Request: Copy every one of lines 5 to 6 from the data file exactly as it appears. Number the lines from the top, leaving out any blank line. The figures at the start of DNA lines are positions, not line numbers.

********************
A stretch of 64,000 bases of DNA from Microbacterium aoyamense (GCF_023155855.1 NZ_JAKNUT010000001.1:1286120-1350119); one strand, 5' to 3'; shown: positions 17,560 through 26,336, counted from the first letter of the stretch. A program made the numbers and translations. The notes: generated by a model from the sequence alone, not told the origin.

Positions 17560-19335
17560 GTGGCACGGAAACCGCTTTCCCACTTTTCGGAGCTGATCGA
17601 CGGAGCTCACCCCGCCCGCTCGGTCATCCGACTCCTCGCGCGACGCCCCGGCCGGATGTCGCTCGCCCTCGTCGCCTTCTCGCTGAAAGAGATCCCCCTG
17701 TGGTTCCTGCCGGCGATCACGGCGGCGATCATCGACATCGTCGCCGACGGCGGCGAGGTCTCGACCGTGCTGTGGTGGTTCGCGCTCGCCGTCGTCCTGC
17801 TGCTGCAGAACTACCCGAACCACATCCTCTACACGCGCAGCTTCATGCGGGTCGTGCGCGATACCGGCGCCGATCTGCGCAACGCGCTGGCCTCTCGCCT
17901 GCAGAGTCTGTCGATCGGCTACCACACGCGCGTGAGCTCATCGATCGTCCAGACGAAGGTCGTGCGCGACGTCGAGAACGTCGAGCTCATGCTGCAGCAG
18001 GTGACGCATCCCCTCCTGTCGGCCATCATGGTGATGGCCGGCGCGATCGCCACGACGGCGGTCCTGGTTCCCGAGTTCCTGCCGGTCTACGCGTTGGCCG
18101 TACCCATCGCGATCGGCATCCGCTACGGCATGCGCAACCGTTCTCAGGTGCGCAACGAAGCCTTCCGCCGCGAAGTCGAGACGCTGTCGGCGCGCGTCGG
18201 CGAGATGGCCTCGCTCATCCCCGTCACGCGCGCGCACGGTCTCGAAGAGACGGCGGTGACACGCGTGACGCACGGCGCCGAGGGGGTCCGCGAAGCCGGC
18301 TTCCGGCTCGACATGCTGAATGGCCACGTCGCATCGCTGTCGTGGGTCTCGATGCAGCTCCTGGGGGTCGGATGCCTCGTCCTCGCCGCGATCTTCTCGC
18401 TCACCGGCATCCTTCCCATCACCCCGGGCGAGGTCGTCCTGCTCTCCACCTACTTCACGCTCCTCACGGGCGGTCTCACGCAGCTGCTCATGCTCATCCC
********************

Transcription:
17701 TGGTTCCTGCCGGCGATCACGGCGGCGATCATCGACATCGTCGCCGACGGCGGCGAGGTCTCGACCGTGCTGTGGTGGTTCGCGCTCGCCGTCGTCCTGC
17801 TGCTGCAGAACTACCCGAACCACATCCTCTACACGCGCAGCTTCATGCGGGTCGTGCGCGATACCGGCGCCGATCTGCGCAACGCGCTGGCCTCTCGCCT